Our problems remain epistemological.

Thursday, April 05, 2007

Is the Honeymoon Over?

I caught this headline at Drudge and felt my heart sink just a bit: “Giuliani: Public funding for abortion OK.” This is a CNN blog and their headline is even more bracing: “Giuliani to social conservatives: Take it or leave it.” Frankly I’m more inclined to leave it. Here’s the way CNN's Lauren Kornreich put it:

Rudy Giuliani's message to social conservatives: If you don't like my views, don't vote for me.

The Republican presidential frontrunner Thursday reaffirmed his support for federal funding for some abortions, a position which puts him at odds with many conservatives. During a press conference at the State Capitol in Columbia, South Carolina, he said he didn't expect to win over 100 percent of the voters.

"If that's real important to you, if that's the most important thing, I'm comfortable with the fact that you won't vote for me," the former mayor said.
Well, if you put it that way, Rudy, I’m inclined not to vote for you, and I would bet so a majority of Republican primary voters as well. You have to wonder what Rudy and his advisors are thinking putting out such an in your face assertion, especially in South Carolina. He’s asking a lot for pro-life conservatives to set aside their commitment to the cause to vote for him, but it’s quite another thing for him to rub their face in it.

Who expects to win 100 percent of any voters? So why say it? I could see him saying something like this, though I wouldn’t like it, if he’d already won the nomination. But alienating strong pro-lifers, who are a majority of the voters he’s trying to persuade to vote for him in the primaries is not a smart strategy.

He declared his fealty to the Hyde amendment, which restricts federal funding for abortion to cases of rape, incest and to save the life of the mother. Which is great, but he affirms that abortion is an individual right and that a woman “can make that choice.” He also states that he hates abortion, but not enough to do anything about it. Somehow it’s a woman’s “right,” I guess because a hand full of Supreme Court justices declared it so, so it is!

If this is part of Rudy’s strategy for winning the Republican nomination he can just quit now. As much as I love the guy for what he did in NYC and on 9/11, I would have a very difficult time voting for somebody who appears so tone deaf to the concerns of pro-life conservatives. Prior to this he seemed to be doing a pretty good job of walking the tight rope, but I think he may now have fallen off.


MUD said...

I think you missed the point. The "Pro life Conservatives" have just decided that this is a one item election and he will not bow to that one point just to get their vote. There is a big bunch of people that think that all the stances a person has make up the man and not just one side. You are welcome to your view, just realize that your 12.5% of the people won't be the ones that decide the final candidate. MUD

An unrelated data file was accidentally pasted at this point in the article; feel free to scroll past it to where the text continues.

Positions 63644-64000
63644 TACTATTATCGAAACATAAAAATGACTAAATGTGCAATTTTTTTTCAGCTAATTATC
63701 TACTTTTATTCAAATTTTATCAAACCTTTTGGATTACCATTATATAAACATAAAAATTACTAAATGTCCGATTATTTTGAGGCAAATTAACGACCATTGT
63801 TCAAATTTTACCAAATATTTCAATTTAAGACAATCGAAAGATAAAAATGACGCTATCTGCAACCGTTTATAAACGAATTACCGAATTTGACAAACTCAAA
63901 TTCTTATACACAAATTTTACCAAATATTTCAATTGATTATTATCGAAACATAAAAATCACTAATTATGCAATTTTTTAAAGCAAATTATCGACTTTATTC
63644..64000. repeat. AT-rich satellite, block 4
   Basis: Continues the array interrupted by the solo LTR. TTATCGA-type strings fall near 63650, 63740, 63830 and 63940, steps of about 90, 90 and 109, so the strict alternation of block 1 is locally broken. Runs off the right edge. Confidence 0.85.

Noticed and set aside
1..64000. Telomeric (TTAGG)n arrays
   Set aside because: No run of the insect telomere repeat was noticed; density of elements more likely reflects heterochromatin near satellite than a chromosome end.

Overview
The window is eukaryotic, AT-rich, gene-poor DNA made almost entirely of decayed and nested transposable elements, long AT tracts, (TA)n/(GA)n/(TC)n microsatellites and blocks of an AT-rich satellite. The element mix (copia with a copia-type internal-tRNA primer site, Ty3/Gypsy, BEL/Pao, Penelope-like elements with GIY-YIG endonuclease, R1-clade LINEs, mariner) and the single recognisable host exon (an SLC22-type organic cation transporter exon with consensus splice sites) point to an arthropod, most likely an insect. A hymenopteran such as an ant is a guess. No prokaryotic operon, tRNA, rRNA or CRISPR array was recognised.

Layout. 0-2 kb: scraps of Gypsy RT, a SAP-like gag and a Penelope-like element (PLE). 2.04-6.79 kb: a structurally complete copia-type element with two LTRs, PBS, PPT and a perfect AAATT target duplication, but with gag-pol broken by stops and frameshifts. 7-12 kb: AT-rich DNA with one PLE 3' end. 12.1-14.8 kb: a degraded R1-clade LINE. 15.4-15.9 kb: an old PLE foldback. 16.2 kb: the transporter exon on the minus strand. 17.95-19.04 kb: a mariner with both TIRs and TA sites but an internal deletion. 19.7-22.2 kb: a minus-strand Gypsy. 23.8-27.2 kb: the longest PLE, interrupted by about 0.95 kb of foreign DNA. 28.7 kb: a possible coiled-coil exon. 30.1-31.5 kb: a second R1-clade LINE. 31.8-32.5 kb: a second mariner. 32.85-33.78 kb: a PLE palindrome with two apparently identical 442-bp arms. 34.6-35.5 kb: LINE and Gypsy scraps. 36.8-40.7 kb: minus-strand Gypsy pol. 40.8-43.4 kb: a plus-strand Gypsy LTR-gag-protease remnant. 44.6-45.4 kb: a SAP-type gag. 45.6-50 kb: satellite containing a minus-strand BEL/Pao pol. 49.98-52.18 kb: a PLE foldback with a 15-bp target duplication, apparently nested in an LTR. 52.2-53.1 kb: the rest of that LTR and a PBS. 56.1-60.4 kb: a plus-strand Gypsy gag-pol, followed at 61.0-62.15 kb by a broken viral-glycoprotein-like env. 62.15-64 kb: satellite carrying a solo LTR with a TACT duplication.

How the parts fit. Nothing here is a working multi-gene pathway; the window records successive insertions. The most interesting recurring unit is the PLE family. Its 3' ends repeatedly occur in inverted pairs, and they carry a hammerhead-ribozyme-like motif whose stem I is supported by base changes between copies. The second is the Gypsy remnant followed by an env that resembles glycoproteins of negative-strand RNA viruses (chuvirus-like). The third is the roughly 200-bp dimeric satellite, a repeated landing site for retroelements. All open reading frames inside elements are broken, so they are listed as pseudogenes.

James F. Elliott said...

Ooo, I like how your blockquote looked. Pretty.

Mike D'Virgilio said...

Maybe I did. But what Rudy said rubbed me the wrong way. He's been very good to this point in not rubbing his pro-choiceness in our face, and taking into account that he's seeking the vote of a majority of Republicans who are in fact pro-life. I'm not sure where you get your 12.5% number, but abortion isn't just another issue among issues for pro-lifers. The fact that we are talking about human life here should make that obvious.

While a certain percentage of pro-life conservatives are not single issue voters, for a large majority it simply isn't a throw away issue, despite what you seem to be implying. The reason I have been willing to consider the Mayor is because I've looked at "all the stances" that make up the man. He needs to be very careful how he handles this issue or he'll loose people like me who very much like the man.

Mike D'Virgilio said...

It so happens after I posted my comment I came across this piece at The American Spectator: http://www.spectator.org/dsp_article.asp?art_id=11256

Here is the guy's first paragraph, with which I agree:

"Rudy Giuliani's affirmation of his support for public financing of abortions was undoubtedly the biggest blunder of his nascent presidential campaign. Not only have his comments undermined his efforts to assuage the concerns of social conservatives, they have reinforced the perception that he's running an undisciplined campaign."

That his campaign had to put out "clarifications" proves that they know he blew it. We may have all "missed the point" but that doesn't mean such statements will win him the nomination.